College of Science and Technology, 14th Annual Carroll Lecture Series
Randolph R. Croxton, FAIA, President of Croxton Collaborative Architects, P.C. presents two public lectures on the general topic of Green Architecture:
How do we make the transition from our current state of ‘green buzz’ to the vast potentials of sustainability and carbon neutrality? Specifically, given the limited resources of time and money, what is the highest practicable sustainable potential for any given planning/architectural project? The value-centered design philosophy and design process necessary to address these challenges will be explored and exemplified in case studies.
Sustainability is emerging as a strategic necessity - redefining how we plan our cities and infrastructure, how we design and construct our buildings, and, fundamentally, forcing us to reconsider the nature of growth. The first generation to stand at the edge of these new realities, we are in a position of great risk and great potential. The successful pathway forward will couple our processing power, information gathering and innovation to reassert new levels of resourcefulness; a point of view last fully integrated in the American psyche in the late 1880s.
RANDOLPH R. CROXTON, FAIA, is nationally recognized for his award winning design projects and as a pioneer and innovator in the achievement of environmental and sustainable architectural design. His built work, writings and lectures consistently express the integral relationship between high quality design and sustainable design, and his work has expanded understanding of the far-reaching opportunities inherent in the balance of built and natural environments. In the period 1988-2007, Mr. Croxton, as architect or associated architect, has completed, or has currently underway more than 40 building projects, master plans and commissioned strategic plan documents, which together constitute a critical mass in the advancement of environmental/ sustainable design, which has at its heart quality of life concerns – better space for building occupants. Mr. Croxton has been at the center of creating the Sustainable Design Guidelines and Reference Manual for the Port Authority of New York & New Jersey and the Lower Manhattan Development Corporation for what has been characterized by many as a seminal project of our time: the rebuilding of the World Trade Center.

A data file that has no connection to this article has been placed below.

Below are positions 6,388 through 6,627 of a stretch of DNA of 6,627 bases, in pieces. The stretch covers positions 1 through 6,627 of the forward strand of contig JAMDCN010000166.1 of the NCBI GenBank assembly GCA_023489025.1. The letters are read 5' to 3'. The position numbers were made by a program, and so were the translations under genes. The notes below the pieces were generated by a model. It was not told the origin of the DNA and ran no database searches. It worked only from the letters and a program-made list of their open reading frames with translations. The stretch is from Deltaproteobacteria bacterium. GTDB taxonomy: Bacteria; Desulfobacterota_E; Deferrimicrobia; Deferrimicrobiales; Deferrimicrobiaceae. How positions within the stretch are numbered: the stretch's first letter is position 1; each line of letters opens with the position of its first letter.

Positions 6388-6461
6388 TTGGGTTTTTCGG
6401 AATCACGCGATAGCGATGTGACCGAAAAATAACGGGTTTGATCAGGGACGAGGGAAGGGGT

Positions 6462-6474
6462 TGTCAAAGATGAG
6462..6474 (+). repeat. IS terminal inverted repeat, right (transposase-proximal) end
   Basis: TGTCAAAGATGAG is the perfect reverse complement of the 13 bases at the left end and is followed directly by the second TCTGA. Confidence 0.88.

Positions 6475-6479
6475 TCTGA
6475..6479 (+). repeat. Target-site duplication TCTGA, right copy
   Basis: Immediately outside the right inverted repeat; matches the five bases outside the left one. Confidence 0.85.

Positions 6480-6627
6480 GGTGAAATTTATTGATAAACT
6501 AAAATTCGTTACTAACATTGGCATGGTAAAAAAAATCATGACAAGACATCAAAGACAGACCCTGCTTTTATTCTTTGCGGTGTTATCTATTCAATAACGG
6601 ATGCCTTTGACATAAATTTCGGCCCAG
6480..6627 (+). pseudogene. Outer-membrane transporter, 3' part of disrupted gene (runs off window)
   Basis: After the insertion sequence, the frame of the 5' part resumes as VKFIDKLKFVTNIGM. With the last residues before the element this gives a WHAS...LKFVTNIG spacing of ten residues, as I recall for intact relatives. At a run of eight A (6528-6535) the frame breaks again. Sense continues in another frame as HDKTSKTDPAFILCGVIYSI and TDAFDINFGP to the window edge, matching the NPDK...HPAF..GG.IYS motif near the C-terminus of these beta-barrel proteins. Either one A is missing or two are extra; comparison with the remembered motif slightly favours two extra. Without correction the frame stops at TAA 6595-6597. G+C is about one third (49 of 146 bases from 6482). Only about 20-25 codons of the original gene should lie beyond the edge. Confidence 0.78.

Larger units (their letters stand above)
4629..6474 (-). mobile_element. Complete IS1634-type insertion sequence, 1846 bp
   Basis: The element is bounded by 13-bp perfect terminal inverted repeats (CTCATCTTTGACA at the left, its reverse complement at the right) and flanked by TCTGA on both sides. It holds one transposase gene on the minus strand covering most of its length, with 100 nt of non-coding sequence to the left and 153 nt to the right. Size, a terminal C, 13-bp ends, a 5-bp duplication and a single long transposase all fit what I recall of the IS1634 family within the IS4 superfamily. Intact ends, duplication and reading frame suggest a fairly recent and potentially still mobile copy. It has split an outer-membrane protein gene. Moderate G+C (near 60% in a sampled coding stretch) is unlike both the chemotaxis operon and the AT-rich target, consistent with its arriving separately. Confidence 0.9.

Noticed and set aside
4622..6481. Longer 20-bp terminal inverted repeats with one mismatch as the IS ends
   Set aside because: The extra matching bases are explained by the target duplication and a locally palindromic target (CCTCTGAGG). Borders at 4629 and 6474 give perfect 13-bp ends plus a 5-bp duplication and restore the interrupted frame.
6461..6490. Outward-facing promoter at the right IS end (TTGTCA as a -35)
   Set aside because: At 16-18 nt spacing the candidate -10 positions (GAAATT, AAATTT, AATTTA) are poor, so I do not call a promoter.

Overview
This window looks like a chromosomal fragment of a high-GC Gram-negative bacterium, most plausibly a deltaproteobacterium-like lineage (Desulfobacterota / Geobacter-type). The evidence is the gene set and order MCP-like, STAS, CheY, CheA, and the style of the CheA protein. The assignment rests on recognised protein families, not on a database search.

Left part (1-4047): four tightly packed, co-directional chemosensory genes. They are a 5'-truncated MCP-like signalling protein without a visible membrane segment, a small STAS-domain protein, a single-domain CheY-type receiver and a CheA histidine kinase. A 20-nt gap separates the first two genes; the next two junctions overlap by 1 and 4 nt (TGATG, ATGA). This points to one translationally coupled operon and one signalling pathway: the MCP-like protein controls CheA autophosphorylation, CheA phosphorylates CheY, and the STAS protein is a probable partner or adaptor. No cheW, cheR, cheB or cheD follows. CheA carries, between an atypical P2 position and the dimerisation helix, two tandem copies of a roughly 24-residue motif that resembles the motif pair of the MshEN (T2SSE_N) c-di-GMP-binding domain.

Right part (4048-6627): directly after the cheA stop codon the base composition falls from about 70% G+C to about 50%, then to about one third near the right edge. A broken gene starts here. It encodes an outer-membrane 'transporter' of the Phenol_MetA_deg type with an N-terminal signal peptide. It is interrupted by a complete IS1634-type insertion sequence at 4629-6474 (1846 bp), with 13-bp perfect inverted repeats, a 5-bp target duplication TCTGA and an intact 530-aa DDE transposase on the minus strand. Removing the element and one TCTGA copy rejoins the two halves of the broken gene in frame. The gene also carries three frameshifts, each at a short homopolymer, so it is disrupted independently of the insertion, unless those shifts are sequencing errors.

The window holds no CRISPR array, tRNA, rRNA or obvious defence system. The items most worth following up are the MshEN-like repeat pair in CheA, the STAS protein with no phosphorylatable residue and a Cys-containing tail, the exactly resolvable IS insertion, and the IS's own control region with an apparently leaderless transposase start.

While design excellence remains the driving force in all of Croxton Collaborative’s work, the firm also has a fundamental, well-documented commitment to environmental/sustainable architecture. Mr. Croxton’s international standing in the field of sustainable design is reflected in the fact that he was invited to present Audubon House, a leadership project which defined the basic tenets of environmental/sustainable design, at both the United Nations Earth Summit at Rio (1992) and the United Nations Social Summit in Copenhagen (1995). In November 2005, at the annual U. S. Green Building Conference and Expo, Mr. Croxton received a National Leadership Award for his firm’s role in defining the goals and principles of “green design” in America. Design excellence, informed by this value added approach, guides all of the work undertaken by Mr. Croxton and his entire office.
About the Carroll lectures
This lecture series, co-sponsored by the Fairmont State Foundation and the President's Office, is organized by the College of Science and Technology in honor of Robert L. Carroll who passed away on April 13, 1997, in Charleston, S. C., at age 87. Dr. Carroll was born January 15, 1910, in Three Lakes, Washington. He received an A.B. Education degree from Fairmont State College in 1933, an M.S. in Mathematics from West Virginia University in 1940, and a Ph.D. degree in Mathematical Physics from West Virginia University in 1944.
Dr. Carroll was on the faculty of Fairmont State College as a Professor of Physics and head of the Physics Department from 1946 to 1956. His other positions include Associate Project Leader of Proximity Fuze Research with the National Bureau of Standards in Washington, D.C., Chief Engineer and Dean of Academics at the U.S. Naval Test Pilot School, Patuxent River, Md. (where one of his students was Allan Shepherd), and senior scientist and analyst with various government research and testing operations. From 1965 to 1977 he was head of the Department of Physics at Baptist College in Charleston, S.C.
Dr. Carroll’s numerous awards include American Men of Science, Who’s Who in American Education, Two Thousand Men of Achievement (1972), and the Ordnance Development Award for Naval Research.
Previous Robert L. Carroll Lectures
Beyond the Farthest Star by Robert L. Carroll, Ph. D.
Pulsars, Quasars and New Stars: A View of the Universe from Green Bank, West Virginia by Felix Lockman, Ph. D.
The Plasma Universe: Electricity vs. the ‘Big Bang’ by Anthony Perratt, Ph. D.
Dolly, Molly, Polly, Meaghan and Moragh: Cloning and Its Implications by Claird E. Rexroad, Jr., Ph. D.
Artificial Intelligence: Common Sense and Nonsense by Dr. Ben A. Hitt, Ph. D.
The Extinction of the Dinosaurs by Asteroid Impact by Thomas W. Kammer, Ph. D.
Nature’s Numbers: A Perspective on the DNA Hybridization Work on Both Bird and Human Relationships by Jon E. Ahlquist, Ph. D.
Seeing with Your Ears: Multisensory Computing by Frances L. VanScoy, Ph. D.
The Space Elevator by Bradley Edwards, Ph. D.
Emerging Opportunities for Clean Coal Technologies by Michael L. Eastman
Are Birds Living Dinosaurs? and Cool New Stuff about Old, Dead Dinosaurs by John "Jack" R. Horner
Molluscs in the New Millennium by Dr. Sandra E. Shumway
Human Genome Variation in Health Disparities by Dr. Georgia M. Dunston